IT’S happening in April, and it’s not an April Fool’s joke.

An ongoing hassle with the Tax Office has prompted the nation’s biggest classic car dealership to not only sell all its cars — many of them never before seen in Australia — but its Gosford premises as well.

It’s a sad day for the company and the Central Coast region, but it does present opportunities for classic car enthusiasts to snap up some very rare machinery, many of the vehicles unique to Australia.

The company says the dispute with the ATO centres on whether Gosford Classic Cars was entitled to the same tax exemptions as other motor dealerships.

It says it fully complied with the tax rules, but has been caught up in protracted battle with the ATO for the past three years that has badly affected its trading.

This has resulted in a significant loss in sales revenue, with car sales reducing from up to 59 car sales a month to as low as just five a month, the company said.

“Without a conclusive answer from the ATO on why the benefits available to other motor dealers are not accessible to us and given the expected lengthy time frames for resolving disputes via litigation, we could not continue to sustain the trading losses and decided to close our doors,” manager Jason Fischer said.

It’s a blow for the Central Coast, where Gosford Classic Cars employs some 40 people with future plans to extend to about 200 jobs.

“The factors that set us apart from most used-car dealerships made the business well loved in the region,” Fischer said.

“This is a major loss for the Central Coast.”

Gosford Classic Cars has now closed and the stock is to be sold in a predominantly no-reserve auction organised by Lloyds Auction House, on April 6 and 7.

There are a great many cars on the floor, the diverse range including US, Australian and Euro classics and luxury models.

From an American La France fire engine and a Humvee to a 1927 Nash Tourer and 2006 Maserati Merak.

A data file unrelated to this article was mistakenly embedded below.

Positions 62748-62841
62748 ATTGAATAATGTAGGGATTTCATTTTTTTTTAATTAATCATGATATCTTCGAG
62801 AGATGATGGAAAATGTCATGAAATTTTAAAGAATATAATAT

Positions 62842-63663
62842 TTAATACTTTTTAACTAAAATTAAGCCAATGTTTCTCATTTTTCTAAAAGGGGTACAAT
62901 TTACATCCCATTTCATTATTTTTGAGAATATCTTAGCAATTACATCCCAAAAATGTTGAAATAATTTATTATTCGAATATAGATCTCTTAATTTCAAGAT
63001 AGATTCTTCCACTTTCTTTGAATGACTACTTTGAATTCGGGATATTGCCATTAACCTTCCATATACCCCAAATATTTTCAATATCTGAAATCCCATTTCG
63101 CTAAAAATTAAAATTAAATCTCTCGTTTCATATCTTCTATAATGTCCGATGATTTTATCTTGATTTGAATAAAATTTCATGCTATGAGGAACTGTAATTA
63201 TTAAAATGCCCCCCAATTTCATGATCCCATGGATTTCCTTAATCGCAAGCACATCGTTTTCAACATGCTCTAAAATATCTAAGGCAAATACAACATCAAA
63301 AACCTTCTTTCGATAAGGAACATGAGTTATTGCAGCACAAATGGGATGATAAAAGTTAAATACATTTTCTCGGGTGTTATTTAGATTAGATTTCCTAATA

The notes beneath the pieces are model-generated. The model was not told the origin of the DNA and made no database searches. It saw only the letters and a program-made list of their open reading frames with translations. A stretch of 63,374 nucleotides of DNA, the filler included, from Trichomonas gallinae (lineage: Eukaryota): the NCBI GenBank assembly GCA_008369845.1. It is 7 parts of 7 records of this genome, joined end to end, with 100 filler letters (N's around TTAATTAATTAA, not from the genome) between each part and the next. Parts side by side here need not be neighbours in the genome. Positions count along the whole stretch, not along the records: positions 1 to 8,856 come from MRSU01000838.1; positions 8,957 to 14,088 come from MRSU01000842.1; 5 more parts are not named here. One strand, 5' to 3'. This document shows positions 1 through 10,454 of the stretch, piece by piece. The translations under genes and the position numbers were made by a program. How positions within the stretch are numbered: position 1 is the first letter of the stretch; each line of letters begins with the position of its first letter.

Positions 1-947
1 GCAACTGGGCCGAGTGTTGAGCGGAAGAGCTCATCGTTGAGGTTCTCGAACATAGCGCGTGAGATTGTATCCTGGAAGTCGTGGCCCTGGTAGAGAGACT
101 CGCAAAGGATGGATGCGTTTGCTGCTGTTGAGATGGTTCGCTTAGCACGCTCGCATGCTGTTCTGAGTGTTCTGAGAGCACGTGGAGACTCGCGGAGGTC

Fancy something to justify your fondness of vodka? How about a 1968 Volga, with less than 10,000km on its odometer?

Or a Moskvitch? Maybe a Gaz?

Big US vehicles include a Hudson Hornet and a Rambler Matador, a Mercury Cougar and a ’67 Chevy Stingray and, if you want something really different, how about the Aussie Invader III LSR Jet, the record breaker built by WA’s Roscoe McGlashan?

It has a Mirage jet fighter plane engine and has been clocked at a speed camera shattering 1025km/h.

Oh, there’s a Brock Commodore too, plus scores of others, none of them in the ‘ordinary’ category.

Heard of a Dacia? an AWZ P70?

Your dream car might well be in the Gosford collection, and possibly at a bargain price.

dispute - Russian Gaz 1 - If classics don’t getcha, taxman will

CHECKOUT: Spooky tale of Tassie sportster

CHECKOUT: How a car helped elect the President

Buys

Bill Buys, probably Australia’s longest-serving motoring writer, has been at his craft for more than five decades. Athough motoring has always been in his DNA, he was also night crime reporter, foreign page editor and later chief reporter of the famed Rand Daily Mail. He’s twice been shot at, attacked by a rhinoceros and had several chilling experiences in aircraft. His experience includes stints in traffic law enforcement, motor racing and rallying and writing for a variety of local and international publications. He has covered countless events, ranging from world motor shows and Formula 1 Grands Prix to Targa tarmac and round-the-houses meetings. A motoring tragic, he has owned more than 90 cars. Somewhat of a nostalgic, he has a special interest in classic cars. He is the father of Targa star Robert Buys, who often adds his expertise to Bill’s reviews.